TACLOBAN CITY – “Mayor Duterte? Here in Tacloban?”, a passenger waiting for her flight at the Daniel Romualdez Airport asks repeatedly in Waray.
It is not that she distrusts the people holding up welcome streamers for Davao Mayor Rodrigo Duterte who was slated to arrive in Tacloban Saturday afternoon.
Duterte was the main guest at the Leyte Electric Cooperative III’s 36th annual general membership meeting in Tunga, Leyte, about 40 minutes from Tacloban.
Rather, the woman found it hard to believe that the Davao mayor would indeed be coming to Tacloban in the flesh.
It is not that Duterte coming to Tacloban was improbable. Rather it was a reflection of how most people in Leyte hold the Davao mayor in respect and admiration.
Duterte was the first local executive outside Leyte who arrived in Ground Zero after typhoon Yolanda, one of the strongest typhoons in the world, unleashed its wrath in 2013.
The mayor, who brought in manpower, medicines, food and relief goods to the people of Tacloban and other parts of Leyte, came and went without fanfare.
Good deeds, however, will not remain unnoticed and Duterte’s is one of them.
“I just want to shake his hand. I was walking barefoot, hungry and shivering not knowing what to do. He saw me, gave me food, dry clothes and rubber sandals,” a woman in her 60s said, explaining her insistence to wait in line in the searing heat for the mayor to emerge from his speech in Tunga.
Duterte recalled his post-Yolanda response to Philippine Daily Inquirer editors and writers, confessing for the first time that he stopped at least twice because he could no longer hold back his tears.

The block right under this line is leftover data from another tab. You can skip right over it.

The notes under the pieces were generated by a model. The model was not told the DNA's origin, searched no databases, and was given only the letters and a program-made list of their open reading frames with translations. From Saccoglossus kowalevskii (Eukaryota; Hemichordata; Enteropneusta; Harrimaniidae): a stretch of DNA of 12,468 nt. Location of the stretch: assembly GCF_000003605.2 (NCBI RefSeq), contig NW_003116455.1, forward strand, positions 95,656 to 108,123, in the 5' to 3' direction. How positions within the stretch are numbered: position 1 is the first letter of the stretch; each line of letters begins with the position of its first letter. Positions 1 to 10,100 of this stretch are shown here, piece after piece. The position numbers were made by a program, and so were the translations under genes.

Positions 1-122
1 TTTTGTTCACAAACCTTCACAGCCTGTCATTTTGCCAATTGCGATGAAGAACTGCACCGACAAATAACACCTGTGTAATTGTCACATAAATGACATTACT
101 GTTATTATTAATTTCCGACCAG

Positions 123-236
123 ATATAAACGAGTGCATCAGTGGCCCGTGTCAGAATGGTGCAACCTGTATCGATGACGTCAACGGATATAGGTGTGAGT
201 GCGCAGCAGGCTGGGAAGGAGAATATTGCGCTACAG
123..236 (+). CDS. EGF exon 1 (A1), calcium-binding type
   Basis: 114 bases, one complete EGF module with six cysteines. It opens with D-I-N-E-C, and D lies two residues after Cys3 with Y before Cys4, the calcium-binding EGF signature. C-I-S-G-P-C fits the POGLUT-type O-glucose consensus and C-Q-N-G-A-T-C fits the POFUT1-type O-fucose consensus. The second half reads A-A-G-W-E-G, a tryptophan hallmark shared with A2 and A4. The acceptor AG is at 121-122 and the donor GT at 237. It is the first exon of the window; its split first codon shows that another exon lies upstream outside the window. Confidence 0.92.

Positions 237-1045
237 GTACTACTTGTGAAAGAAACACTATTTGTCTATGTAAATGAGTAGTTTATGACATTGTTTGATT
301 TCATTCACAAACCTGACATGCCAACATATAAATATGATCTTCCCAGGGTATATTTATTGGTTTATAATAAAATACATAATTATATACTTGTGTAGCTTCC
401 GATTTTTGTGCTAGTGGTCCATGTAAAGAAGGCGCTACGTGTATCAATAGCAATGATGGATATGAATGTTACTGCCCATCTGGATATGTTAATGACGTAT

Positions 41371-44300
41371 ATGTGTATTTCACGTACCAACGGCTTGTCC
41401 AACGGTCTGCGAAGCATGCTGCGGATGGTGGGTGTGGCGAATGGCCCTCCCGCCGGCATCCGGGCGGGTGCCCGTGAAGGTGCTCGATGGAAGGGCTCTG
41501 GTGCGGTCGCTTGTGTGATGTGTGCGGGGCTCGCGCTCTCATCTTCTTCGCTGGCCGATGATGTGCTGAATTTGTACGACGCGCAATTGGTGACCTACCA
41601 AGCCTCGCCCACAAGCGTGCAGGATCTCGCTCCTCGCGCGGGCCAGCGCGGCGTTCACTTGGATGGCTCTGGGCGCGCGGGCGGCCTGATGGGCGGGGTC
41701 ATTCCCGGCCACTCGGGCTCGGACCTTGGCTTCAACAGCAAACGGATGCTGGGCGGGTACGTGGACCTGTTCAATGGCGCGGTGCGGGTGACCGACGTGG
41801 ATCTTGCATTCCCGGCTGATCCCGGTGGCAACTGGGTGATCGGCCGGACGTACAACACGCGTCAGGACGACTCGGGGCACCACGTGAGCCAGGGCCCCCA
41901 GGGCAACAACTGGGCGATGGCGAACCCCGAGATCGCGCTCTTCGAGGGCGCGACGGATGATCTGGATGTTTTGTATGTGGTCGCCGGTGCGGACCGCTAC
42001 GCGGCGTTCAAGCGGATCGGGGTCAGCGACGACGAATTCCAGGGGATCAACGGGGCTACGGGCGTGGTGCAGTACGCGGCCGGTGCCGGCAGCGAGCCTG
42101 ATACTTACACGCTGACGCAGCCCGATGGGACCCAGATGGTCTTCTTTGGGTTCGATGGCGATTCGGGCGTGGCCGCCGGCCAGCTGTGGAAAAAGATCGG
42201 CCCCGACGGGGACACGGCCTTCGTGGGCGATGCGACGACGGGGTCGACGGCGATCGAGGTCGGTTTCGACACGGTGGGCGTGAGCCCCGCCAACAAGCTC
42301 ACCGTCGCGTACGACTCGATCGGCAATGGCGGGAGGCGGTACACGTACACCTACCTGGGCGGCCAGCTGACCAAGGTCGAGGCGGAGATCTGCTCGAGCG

The mayor is feared for his tough approach to crime and drugs in his city but his constituents know they can always count on him.
“It was already dark when Mayor Duterte arrived, I think he was in pajamas, to give relief goods and hand over a check,” recalled Southern Leyte Gov. Roger Mercado who welcomed the mayor when he attended the Roa Clan reunion in Maasin City last May.
Ormoc oldtimers still remember that Duterte sent relief goods and manpower when the city was devastated by a flash flood in 1991. He also responded to the Ginsaugon landslide in 2006.
Few people outside Leyte are aware of this because Duterte always made it a point to get things done without fanfare.
In fact, one of his instructions to the Davao 911 responders before they left for Tacloban was to refuse interviews and just stick to their job.
Duterte does not hide the fact that he has a soft spot for Leyte.
“It is the land of my birth. It is the home of my people,” he has declared more than once, as though reciting a solemn pledge for a people who has a special place in his heart.
Indeed, aside from the fact that Duterte was born in Maasin, Southern Leyte, the emerging political star from Mindanao has proven time and again that he has sympathized with Leytenos in their times of sorrow.
Visayas has contributed three Presidents to the country: President Manuel Roxas of Capiz in Western Visayas, Presidents Sergio Osmena of Cebu and Carlos Garcia of Bohol of Central Visayas.
Until this time, Eastern Visayas, like the island of Mindanao, has not seen one of its own in the highest office in the land.
There has been a growing clamor for Duterte to join the race in next year’s polls. His successes in Davao City, his character, competence and courage make him the most viable candidate at a time when lawlessness, drugs, criminality and corruption stalk the land.
“Tell him to run for president. All of us in our family will go all out for him,” said the lady at the airport.
It seems like Leyte and Eastern Visayas have found not only an opportunity to repay Duterte for his kindness in their times of need, but also a champion who will fight for them.
Indeed, Duterte is finding it harder and harder to resist the clamor for him to lead the country and fulfill his date with destiny. (CHITO A. FUENTES)
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